By 2010, Detroit had become the poster child for an American city in crisis. There was a housing collapse, an auto industry collapse, and the population had plummeted by 25 percent between 2000 and 2010, and many people were beginning to write it off, as it had topped the list of American shrinking cities. By 2010, I had also been asked by the Kresge Foundation and the city of Detroit to join them in leading a citywide planning process for the city to create a shared vision for its future. I come to this work as an architect and an urban planner, and I've spent my career working in other contested cities, like Chicago, my hometown; Harlem, which is my current home; Washington, D.C.; and Newark, New Jersey. All of these cities, to me, still had a number of unresolved issues related to urban justice, issues of equity, inclusion and access.
Now by 2010, as well, popular design magazines were also beginning to take a closer look at cities like Detroit, and devoting whole issues to "fixing the city." I was asked by a good friend, Fred Bernstein, to do an interview for the October issue of Architect magazine, and he and I kind of had a good chuckle when we saw the magazine released with the title, "Can This Planner Save Detroit?" So I'm smiling with a little bit of embarrassment right now, because obviously, it's completely absurd that a single person, let alone a planner, could save a city. But I'm also smiling because I thought it represented a sense of hopefulness that our profession could play a role in helping the city to think about how it would recover from its severe crisis. So I'd like to spend a little bit of time this afternoon and tell you a little bit about our process for fixing the city, a little bit about Detroit, and I want to do that through the voices of Detroiters.
So we began our process in September of 2010. It's just after a special mayoral election, and word has gotten out that there is going to be this citywide planning process, which brings a lot of anxiety and fears among Detroiters. We had planned to hold a number of community meetings in rooms like this to introduce the planning process, and people came out from all over the city, including areas that were stable neighborhoods, as well as areas that were beginning to see a lot of vacancy. And most of our audience was representative of the 82 percent African-American population in the city at that time. So obviously, we have a Q&A portion of our program, and people line up to mics to ask questions. Many of them step very firmly to the mic, put their hands across their chest, and go, "I know you people are trying to move me out of my house, right?"
So that question is really powerful, and it was certainly powerful to us in the moment, when you connect it to the stories that some Detroiters had, and actually a lot of African-Americans' families have had that are living in Midwestern cities like Detroit. Many of them told us the stories about how they came to own their home through their grandparents or great-grandparents, who were one of 1.6 million people who migrated from the rural South to the industrial North, as depicted in this painting by Jacob Lawrence, "The Great Migration." They came to Detroit for a better way of life. Many found work in the automobile industry, the Ford Motor Company, as depicted in this mural by Diego Rivera in the Detroit Institute of Art. The fruits of their labors would afford them a home, for many the first piece of property that they would ever know, and a community with other first-time African-American home buyers. The first couple of decades of their life in the North is quite well, up until about 1950, which coincides with the city's peak population at 1.8 million people. Now it's at this time that Detroit begins to see a second kind of migration, a migration to the suburbs. Between 1950 and 2000, the region grows by 30 percent. But this time, the migration leaves African-Americans in place, as families and businesses flee the city, leaving the city pretty desolate of people as well as jobs. During that same period, between 1950 and 2000, 2010, the city loses 60 percent of its population, and today it hovers at above 700,000.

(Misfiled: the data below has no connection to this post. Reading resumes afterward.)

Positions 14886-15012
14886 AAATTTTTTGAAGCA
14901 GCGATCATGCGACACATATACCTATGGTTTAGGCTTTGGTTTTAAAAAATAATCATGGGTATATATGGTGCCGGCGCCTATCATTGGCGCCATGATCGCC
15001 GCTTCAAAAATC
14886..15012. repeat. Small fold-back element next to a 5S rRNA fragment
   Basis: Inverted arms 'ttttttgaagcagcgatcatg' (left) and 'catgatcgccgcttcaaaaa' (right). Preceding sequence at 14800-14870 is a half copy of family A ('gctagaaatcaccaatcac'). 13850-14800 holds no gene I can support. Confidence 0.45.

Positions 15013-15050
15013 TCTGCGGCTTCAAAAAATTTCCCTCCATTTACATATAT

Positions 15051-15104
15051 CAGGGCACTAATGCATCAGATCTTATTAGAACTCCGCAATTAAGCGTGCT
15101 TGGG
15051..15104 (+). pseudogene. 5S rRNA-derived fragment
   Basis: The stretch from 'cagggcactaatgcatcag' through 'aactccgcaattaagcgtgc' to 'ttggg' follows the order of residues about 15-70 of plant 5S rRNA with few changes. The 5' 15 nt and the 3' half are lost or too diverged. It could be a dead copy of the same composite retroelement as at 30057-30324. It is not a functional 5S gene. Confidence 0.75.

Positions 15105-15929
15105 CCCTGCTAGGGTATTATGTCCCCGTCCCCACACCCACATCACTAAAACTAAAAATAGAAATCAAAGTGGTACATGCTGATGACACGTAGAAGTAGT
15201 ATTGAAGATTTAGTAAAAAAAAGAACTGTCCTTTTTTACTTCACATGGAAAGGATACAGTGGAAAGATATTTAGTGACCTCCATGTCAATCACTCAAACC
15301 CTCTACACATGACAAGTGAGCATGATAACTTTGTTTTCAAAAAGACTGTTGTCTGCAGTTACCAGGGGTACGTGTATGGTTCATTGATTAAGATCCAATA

The audience members who come and talk to us that night tell us the stories of what it's like to live in a city with such depleted population. Many tell us that they're one of only a few homes on their block that are occupied, and that they can see several abandoned homes from where they sit on their porches. Citywide, there are 80,000 vacant homes. They can also see vacant property. They're beginning to see illegal activities on these properties, like illegal dumping, and they know that because the city has lost so much population, their costs for water, electricity, gas are rising, because there are not enough people to pay property taxes to help support the services that they need. Citywide, there are about 100,000 vacant parcels.
Now, to quickly give you all a sense of a scale, because I know that sounds like a big number, but I don't think you quite understand until you look at the city map. So the city is 139 square miles. You can fit Boston, San Francisco, and the island of Manhattan within its footprint. So if we take all of that vacant and abandoned property and we smush it together, it looks like about 20 square miles, and that's roughly equivalent to the size of the island we're sitting on today, Manhattan, at 22 square miles. So it's a lot of vacancy.
Now some of our audience members also tell us about some of the positive things that are happening in their communities, and many of them are banding together to take control of some of the vacant lots, and they're starting community gardens, which are creating a great sense of community stewardship, but they're very, very clear to tell us that this is not enough, that they want to see their neighborhoods return to the way that their grandparents had found them.